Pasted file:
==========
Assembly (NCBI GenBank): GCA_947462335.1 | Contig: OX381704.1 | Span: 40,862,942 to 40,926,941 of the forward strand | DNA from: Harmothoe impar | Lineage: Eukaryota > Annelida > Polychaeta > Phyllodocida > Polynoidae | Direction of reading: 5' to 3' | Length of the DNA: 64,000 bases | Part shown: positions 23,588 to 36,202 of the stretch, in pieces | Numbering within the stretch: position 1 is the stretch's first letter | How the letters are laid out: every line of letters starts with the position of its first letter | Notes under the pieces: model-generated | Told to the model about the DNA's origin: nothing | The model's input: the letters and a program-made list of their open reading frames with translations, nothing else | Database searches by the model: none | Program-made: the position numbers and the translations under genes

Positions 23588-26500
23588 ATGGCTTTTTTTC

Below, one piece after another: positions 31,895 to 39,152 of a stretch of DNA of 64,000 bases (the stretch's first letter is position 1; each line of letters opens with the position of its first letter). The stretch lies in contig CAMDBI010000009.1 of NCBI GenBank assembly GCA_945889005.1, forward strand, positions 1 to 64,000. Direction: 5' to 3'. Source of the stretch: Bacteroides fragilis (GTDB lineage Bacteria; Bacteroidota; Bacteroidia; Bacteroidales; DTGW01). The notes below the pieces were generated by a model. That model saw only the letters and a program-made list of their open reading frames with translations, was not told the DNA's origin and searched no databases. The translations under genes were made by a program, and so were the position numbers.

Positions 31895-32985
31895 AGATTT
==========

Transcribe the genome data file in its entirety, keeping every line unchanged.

Assembly (NCBI GenBank): GCA_947462335.1 | Contig: OX381704.1 | Span: 40,862,942 to 40,926,941 of the forward strand | DNA from: Harmothoe impar | Lineage: Eukaryota > Annelida > Polychaeta > Phyllodocida > Polynoidae | Direction of reading: 5' to 3' | Length of the DNA: 64,000 bases | Part shown: positions 23,588 to 36,202 of the stretch, in pieces | Numbering within the stretch: position 1 is the stretch's first letter | How the letters are laid out: every line of letters starts with the position of its first letter | Notes under the pieces: model-generated | Told to the model about the DNA's origin: nothing | The model's input: the letters and a program-made list of their open reading frames with translations, nothing else | Database searches by the model: none | Program-made: the position numbers and the translations under genes

Positions 23588-26500
23588 ATGGCTTTTTTTC

Below, one piece after another: positions 31,895 to 39,152 of a stretch of DNA of 64,000 bases (the stretch's first letter is position 1; each line of letters opens with the position of its first letter). The stretch lies in contig CAMDBI010000009.1 of NCBI GenBank assembly GCA_945889005.1, forward strand, positions 1 to 64,000. Direction: 5' to 3'. Source of the stretch: Bacteroides fragilis (GTDB lineage Bacteria; Bacteroidota; Bacteroidia; Bacteroidales; DTGW01). The notes below the pieces were generated by a model. That model saw only the letters and a program-made list of their open reading frames with translations, was not told the DNA's origin and searched no databases. The translations under genes were made by a program, and so were the position numbers.

Positions 31895-32985
31895 AGATTT